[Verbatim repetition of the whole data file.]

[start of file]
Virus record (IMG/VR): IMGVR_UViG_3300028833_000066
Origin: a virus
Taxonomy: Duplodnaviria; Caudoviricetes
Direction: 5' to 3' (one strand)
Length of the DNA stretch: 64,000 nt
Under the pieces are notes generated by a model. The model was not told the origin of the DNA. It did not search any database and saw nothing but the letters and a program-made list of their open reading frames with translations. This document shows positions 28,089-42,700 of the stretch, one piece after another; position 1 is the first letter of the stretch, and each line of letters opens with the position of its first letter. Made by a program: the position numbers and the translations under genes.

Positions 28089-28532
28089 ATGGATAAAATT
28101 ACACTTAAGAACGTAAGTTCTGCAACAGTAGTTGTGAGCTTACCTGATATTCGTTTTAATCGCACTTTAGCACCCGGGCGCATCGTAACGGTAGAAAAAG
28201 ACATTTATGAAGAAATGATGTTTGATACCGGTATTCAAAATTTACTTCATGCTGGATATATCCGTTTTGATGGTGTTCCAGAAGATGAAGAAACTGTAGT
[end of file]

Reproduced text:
Virus record (IMG/VR): IMGVR_UViG_3300028833_000066
Origin: a virus
Taxonomy: Duplodnaviria; Caudoviricetes
Direction: 5' to 3' (one strand)
Length of the DNA stretch: 64,000 nt
Under the pieces are notes generated by a model. The model was not told the origin of the DNA. It did not search any database and saw nothing but the letters and a program-made list of their open reading frames with translations. This document shows positions 28,089-42,700 of the stretch, one piece after another; position 1 is the first letter of the stretch, and each line of letters opens with the position of its first letter. Made by a program: the position numbers and the translations under genes.

Positions 28089-28532
28089 ATGGATAAAATT
28101 ACACTTAAGAACGTAAGTTCTGCAACAGTAGTTGTGAGCTTACCTGATATTCGTTTTAATCGCACTTTAGCACCCGGGCGCATCGTAACGGTAGAAAAAG
28201 ACATTTATGAAGAAATGATGTTTGATACCGGTATTCAAAATTTACTTCATGCTGGATATATCCGTTTTGATGGTGTTCCAGAAGATGAAGAAACTGTAGT